WD-40 is now in Armenia and could be in a store near every Peace Corps Volunteer in these (squeaky) parts. I predict both a stampede and a sell-out, for Americans who have spent months wrestling with recalcitrant locks, stubborn bolts, and rusted everything will be overjoyed to know they can now buy the caretaker’s cure-all, launched in the Caucasus just days ago. I bought my first 330 ml this morning at Rainbow hardware in Goris–and may go back for the rest.
Artur is already looking covetously at my can. He was resilvering a hubcap when I came home with my blue and yellow bounty. Through enthusiastic mime and a squirt or two of the miracle substance I showed him that I could help if the other three wheels seemed sticky. He is still sniffing the fumes appreciatively.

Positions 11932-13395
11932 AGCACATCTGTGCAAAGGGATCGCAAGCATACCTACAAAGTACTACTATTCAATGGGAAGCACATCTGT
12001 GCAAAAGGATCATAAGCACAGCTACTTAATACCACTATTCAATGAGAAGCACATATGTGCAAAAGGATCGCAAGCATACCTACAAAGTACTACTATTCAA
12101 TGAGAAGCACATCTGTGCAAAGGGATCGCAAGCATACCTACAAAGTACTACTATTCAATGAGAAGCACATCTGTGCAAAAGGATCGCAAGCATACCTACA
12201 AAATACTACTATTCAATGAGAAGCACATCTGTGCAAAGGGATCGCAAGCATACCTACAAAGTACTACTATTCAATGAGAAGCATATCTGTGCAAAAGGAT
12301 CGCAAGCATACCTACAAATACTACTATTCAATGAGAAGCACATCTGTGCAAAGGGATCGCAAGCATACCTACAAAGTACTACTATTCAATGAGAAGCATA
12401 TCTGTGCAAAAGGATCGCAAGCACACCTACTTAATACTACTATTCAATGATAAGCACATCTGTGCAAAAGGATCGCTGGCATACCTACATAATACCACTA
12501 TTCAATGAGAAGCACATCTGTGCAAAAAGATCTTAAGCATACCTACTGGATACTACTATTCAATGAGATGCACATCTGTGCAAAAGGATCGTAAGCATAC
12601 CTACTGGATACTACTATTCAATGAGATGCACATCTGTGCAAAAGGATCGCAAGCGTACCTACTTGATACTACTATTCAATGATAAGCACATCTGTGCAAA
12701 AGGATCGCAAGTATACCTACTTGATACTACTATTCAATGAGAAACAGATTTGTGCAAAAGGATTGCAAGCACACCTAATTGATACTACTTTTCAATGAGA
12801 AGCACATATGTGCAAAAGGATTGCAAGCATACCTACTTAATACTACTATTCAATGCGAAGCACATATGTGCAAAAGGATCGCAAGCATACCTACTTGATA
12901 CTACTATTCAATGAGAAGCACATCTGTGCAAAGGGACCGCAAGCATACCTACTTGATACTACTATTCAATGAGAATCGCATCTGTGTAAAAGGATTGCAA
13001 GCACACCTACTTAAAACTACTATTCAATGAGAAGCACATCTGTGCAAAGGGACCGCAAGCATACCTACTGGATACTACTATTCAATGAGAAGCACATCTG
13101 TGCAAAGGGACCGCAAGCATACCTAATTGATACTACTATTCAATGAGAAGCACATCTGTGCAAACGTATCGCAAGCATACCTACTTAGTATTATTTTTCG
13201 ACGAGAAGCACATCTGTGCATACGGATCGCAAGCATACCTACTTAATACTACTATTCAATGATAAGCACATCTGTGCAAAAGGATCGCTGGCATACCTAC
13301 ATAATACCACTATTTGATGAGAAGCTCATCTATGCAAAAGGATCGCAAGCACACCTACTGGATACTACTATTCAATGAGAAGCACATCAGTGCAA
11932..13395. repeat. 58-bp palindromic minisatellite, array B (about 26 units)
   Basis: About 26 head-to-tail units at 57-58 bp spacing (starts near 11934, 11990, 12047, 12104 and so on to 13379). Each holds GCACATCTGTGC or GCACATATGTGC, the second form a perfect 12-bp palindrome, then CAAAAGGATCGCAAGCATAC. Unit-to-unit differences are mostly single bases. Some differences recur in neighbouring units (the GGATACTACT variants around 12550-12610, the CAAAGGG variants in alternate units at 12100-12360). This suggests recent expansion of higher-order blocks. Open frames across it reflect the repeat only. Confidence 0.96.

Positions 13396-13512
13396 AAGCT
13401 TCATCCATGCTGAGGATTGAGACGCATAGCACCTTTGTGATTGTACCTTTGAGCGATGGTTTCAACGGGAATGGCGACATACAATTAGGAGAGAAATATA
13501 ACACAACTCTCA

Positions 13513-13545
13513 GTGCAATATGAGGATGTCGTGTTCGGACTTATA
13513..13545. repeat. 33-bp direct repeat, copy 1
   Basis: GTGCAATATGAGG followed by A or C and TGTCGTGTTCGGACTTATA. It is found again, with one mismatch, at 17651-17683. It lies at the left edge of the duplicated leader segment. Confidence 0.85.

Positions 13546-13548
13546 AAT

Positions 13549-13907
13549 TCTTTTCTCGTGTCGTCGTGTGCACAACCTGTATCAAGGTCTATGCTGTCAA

I have already eased every lock and bolt in my apartment, and am about to start on an overly stiff hinge, and a noisy castor or two. Later I may clean some tar off Natalie’s socks, and give her bike and its oily chain a once-over with the magic mist. I kind of wish there was some gum stuck on something, so I could amaze Armenia by removing it with ease. I can hardly wait for winter now, so I can unfreeze locked cars for friends and neighbors…
I even tried to work out how to spread the word about WD-40 (that’s WD-karasoon here) in Armenian–
գտեկ այս արտադրանք խանղտղմ սհատ լավ ե ուճէր է սարկէկ ձէզ բանալի կողպեք
Find this product in the shops. It is very good and strong. It will fix your sticky keys
–but I needn’t have worried. In preparation for global domination, WD-40 has a highly graphic website that details how to use WD-40 and shows about 2000 problems it can solve. Artur has abandoned Operation Silver Spray and is studying it now. Lubrication beyond language. Long may it last.